Here’s a look at teacher salary deals in some nearby districts.
De Soto: Teachers received a 1.25 percent raise overall. However, the base salary for first-year teachers with no experience remained the same as the 2008-2009 school year. New money was added to the salary schedule for veterans.
Blue Valley: 1.72 percent increase.
Olathe: While the base salary for teachers did not go up, the school board did implement a step increase on the existing scale for teachers based on longevity. That averaged out to a 1.73 percent raise.
Shawnee Mission: In 2008-2009, the district and the teachers agreed on a two-year contract that included a minimum of a 3.5 percent increase on the base salary each year. They have kept that agreement.
Teachers in one-fifth of Kansas school districts — including Lawrence — are working this year without new contracts even though school has been in session for weeks.
Researchers say the state budget crisis has loomed large on talks this year.
“Districts are trying to figure out a way to do something but not build it in because next year is going to be even worse,” said Jim Hays, a research specialist with the Kansas Association of School Boards.
After districts had extra money to work with the past few years, the recession hit them hard forcing many to cut services for savings. The numbers also affected bargaining talks.
According to KASB data through last Friday, the median base salary and fringe benefits package for teachers is $36,810 in districts that have new teacher contracts — a 1.2 percent increase from 2008-2009. The past two years, the median percentage increase was 4 percent each year.
“The settlements have been pretty disappointing, to say the least,” said Wade Anderson, director of research and negotiations for the Kansas National Education Association.
Negotiators for the Lawrence school board and Lawrence Education Association will return to the table at 4:30 p.m. Wednesday at Lawrence High School, 1901 La. The two sides are currently $140,000 apart on salary, as school board negotiators propose about a 1.1 percent increase compared to last year.
The LEA’s total $600,000 offer includes $140,000 for horizontal movement on the salary schedule, which rewards teachers for increasing their own college credit hours. The teachers’ offer would also include adding money to boost vertical movement, which rewards teachers for years of service with the district.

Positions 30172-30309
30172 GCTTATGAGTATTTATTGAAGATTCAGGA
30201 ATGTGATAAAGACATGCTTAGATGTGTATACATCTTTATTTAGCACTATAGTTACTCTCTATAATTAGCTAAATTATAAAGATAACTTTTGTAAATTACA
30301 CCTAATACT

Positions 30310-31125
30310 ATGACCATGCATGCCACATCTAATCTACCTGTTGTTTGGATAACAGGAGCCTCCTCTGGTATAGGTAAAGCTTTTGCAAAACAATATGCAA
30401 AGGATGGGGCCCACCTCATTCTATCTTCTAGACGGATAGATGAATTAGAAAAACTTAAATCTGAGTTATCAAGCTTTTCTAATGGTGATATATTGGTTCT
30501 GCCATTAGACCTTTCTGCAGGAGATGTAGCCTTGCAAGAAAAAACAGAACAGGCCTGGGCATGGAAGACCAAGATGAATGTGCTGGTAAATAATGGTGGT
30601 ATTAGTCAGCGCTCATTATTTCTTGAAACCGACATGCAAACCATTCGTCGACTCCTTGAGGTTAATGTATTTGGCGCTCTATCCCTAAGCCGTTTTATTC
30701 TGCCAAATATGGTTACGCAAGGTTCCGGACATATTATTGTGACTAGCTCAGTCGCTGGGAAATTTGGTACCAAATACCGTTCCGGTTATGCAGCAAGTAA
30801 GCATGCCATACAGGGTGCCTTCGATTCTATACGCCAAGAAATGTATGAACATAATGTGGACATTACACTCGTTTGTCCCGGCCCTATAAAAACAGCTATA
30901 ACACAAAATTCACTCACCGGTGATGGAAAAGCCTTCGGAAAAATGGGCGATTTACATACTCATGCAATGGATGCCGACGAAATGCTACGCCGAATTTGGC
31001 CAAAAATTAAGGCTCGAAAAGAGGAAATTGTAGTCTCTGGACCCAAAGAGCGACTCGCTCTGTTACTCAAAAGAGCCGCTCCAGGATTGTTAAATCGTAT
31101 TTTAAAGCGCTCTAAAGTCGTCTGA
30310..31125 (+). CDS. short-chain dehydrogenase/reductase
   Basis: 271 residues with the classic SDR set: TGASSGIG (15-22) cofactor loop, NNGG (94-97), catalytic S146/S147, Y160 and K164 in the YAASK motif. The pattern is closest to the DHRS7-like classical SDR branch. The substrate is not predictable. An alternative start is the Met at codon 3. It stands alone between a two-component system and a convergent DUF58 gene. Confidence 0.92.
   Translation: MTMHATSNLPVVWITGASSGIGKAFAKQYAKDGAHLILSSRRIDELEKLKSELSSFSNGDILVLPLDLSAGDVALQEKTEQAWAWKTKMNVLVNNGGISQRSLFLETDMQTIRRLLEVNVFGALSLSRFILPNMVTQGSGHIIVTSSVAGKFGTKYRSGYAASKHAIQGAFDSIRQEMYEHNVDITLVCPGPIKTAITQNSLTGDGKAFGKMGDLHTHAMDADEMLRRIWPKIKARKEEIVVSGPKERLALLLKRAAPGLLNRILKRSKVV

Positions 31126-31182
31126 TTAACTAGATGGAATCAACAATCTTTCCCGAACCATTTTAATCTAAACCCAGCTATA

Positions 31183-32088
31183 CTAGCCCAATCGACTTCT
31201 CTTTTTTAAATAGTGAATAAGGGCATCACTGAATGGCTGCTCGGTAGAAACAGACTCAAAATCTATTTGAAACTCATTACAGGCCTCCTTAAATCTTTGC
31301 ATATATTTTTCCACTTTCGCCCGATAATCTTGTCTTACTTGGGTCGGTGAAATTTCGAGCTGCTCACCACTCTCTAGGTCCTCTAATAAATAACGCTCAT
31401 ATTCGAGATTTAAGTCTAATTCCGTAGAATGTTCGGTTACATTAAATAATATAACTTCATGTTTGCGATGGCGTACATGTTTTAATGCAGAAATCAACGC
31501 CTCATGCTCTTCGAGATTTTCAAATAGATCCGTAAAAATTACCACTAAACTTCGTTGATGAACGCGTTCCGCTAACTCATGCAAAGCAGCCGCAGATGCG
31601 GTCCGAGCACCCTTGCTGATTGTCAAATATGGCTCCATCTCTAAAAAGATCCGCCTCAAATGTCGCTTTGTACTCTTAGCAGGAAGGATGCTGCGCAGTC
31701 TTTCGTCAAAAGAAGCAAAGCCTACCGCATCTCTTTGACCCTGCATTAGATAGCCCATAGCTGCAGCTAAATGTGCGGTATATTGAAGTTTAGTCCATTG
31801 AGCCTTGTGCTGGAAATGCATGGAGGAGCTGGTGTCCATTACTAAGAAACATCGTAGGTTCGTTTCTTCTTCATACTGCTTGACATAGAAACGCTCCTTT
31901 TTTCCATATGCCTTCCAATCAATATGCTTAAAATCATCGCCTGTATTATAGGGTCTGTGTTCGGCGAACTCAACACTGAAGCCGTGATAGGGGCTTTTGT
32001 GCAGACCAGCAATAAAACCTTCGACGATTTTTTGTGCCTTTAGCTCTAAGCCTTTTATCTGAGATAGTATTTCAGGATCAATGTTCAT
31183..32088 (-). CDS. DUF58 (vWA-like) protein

School board negotiators agree to the $140,000 for horizontal movement, but they want to spread the rest of the extra money out among all certified, licensed staff for a one-time payment of $350, which LEA negotiators oppose.
Hays, of the KASB, said state budget cuts that affected local districts made it difficult for districts to boost all three main compensation areas — horizontal and vertical movement plus upgrading health insurance. Many districts have offered one-time payments because they are afraid they will have even less money to offer next year, he said.
In fact, the highest increase in compensation this year has come from two districts that signed two-year pacts at the beginning of last year, Shawnee Mission and Frontenac, Hays said.
“You throw those people out, and everybody else is pretty much hurting,” he said.
Anderson, of the KNEA, said it’s been common for talks this year to include minimal raises.
“What I do think is that in some cases, most teacher groups have been pretty respectful of that and have maybe been too respectful, in some cases too anxious to help out and carry out a lot of the burden themselves,” he said.
Hays said he was not surprised by the number of districts that have not yet settled given the state’s budget situation.
Last year the Lawrence district reached a deal with LEA negotiators in August after a federal mediator was brought in. Anderson said it was “unheard of” for 20 percent of districts not to have settled by October.
“That’s really rare, and it’s not necessarily because they are just really deadlocked and arguing,” he said. “I think it’s more often the case they are just struggling to try to figure out how to do what’s right and what they can afford. It’s just so complicated.”